Whether you’ve hired a high schooler or college-aged student at your business recently or have teens at home, teaching financial literacy is vitally important. It’s in the best interest of our future workforce to be wise with their money, make responsible spending and saving decisions, and experience financial success.
Teaching teenagers how to be wise with their money can set them up for success for the rest of their lives. This month, Senior Vice President George Butkovich and the rest of the Platinum Bank team shares the top three things you can teach your teens about money. For tips for little kids, check out last month’s blog post.
1. The Value of Good Credit
Nothing affects an individual’s ability to grow wealth more than credit. Buying a car, purchasing a home, and increasingly, being gainfully employed, are all dependent on having a good credit score. Without good credit, it can be impossible to make the purchases that set people up for future wealth, primarily their own home. While these purchases may seem far off to a teenager, adults know they’re just five to fifteen years away.
The best thing you can teach your teenagers about money is how to build good credit and avoid being burdened by poor credit. Show them what credit card companies and other lenders are looking for when they decide to award a credit card or approve a loan. Help them manage their first credit card and put them on the path toward building credit. And when they want to make decisions that may hurt their credit, take the time to explain to them why it’s a bad idea with real-life, concrete examples, perhaps from your own financial journey.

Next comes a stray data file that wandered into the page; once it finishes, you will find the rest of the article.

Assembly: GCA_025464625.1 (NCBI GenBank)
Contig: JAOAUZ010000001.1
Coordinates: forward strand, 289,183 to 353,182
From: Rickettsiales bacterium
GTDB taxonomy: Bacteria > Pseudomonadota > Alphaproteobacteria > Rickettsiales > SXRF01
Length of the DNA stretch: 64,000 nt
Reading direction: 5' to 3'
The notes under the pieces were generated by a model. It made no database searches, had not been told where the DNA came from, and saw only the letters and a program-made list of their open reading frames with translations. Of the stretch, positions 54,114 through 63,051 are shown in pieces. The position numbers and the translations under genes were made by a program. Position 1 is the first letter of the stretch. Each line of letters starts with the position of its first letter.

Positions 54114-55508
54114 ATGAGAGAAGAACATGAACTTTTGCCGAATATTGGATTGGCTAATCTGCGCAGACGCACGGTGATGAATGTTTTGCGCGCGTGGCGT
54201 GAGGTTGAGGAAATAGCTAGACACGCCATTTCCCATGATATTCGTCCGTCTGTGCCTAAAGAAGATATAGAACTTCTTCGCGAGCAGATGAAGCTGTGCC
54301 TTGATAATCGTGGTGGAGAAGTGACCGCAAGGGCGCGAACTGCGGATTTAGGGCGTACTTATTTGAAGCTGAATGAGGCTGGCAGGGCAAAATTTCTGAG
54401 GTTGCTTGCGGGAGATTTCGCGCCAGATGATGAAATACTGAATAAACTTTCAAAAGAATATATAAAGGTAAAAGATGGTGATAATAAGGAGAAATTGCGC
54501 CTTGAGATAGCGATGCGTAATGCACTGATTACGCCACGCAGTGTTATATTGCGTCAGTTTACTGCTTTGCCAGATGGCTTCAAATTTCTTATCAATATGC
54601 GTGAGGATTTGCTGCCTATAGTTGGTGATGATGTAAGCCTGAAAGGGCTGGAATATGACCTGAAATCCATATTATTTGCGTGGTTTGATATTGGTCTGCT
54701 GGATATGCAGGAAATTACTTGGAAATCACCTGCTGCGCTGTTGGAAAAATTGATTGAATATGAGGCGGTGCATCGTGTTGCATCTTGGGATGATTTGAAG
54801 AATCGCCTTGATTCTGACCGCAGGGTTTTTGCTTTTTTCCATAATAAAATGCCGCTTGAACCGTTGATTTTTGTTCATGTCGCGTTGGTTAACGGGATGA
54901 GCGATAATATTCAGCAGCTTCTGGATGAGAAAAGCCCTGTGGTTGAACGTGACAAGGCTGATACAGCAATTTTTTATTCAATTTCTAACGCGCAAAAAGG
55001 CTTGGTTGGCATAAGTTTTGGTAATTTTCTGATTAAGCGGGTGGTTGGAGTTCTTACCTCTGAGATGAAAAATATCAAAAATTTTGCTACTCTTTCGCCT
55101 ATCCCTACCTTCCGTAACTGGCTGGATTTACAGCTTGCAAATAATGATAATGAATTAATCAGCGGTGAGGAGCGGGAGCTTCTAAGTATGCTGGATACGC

2. How to Create and Stick to a Budget
Fortunately, people who learn how to create and stick to a budget often do not run into issues with credit. That’s because they are fluent in how to live within their means. They understand the value of the money they make and make informed decisions about how they spend their hard-earned cash. They also know what their financial responsibilities are and what purchases can and cannot wait. You can teach all of these skills be helping your teen create and stick to a budget. Work with them to create a list of monthly obligations, such as gas and car insurance, and discretionary spending, including video game subscriptions and cash for shopping. Then, add up their monthly take-home pay. Does your kid have enough to cover their obligations with some left over? If so, ask them what they’d like to do with that money—do they want to grow it or spend it?
3. Saving for Retirement
Many adults look back at their young adult years and wish they had started putting aside money from retirement as soon as possible. Socking away just $25 a month when you’re young can make a big impact long-term. Encourage teens to incorporate saving for retirement into their monthly budgets. Not only is this a great lesson in deferred gratification, it can help them see how investment tools work to grow wealth. Several savings options are available for teens and young adults with part-time income.
Financial responsibility and literacy are vitally important for teens and young adults. The foundation you lay during these years sets them up for financial success for the rest of their lives. For more financial tips for kids, adults, and businesses, check out the Platinum Bank blog.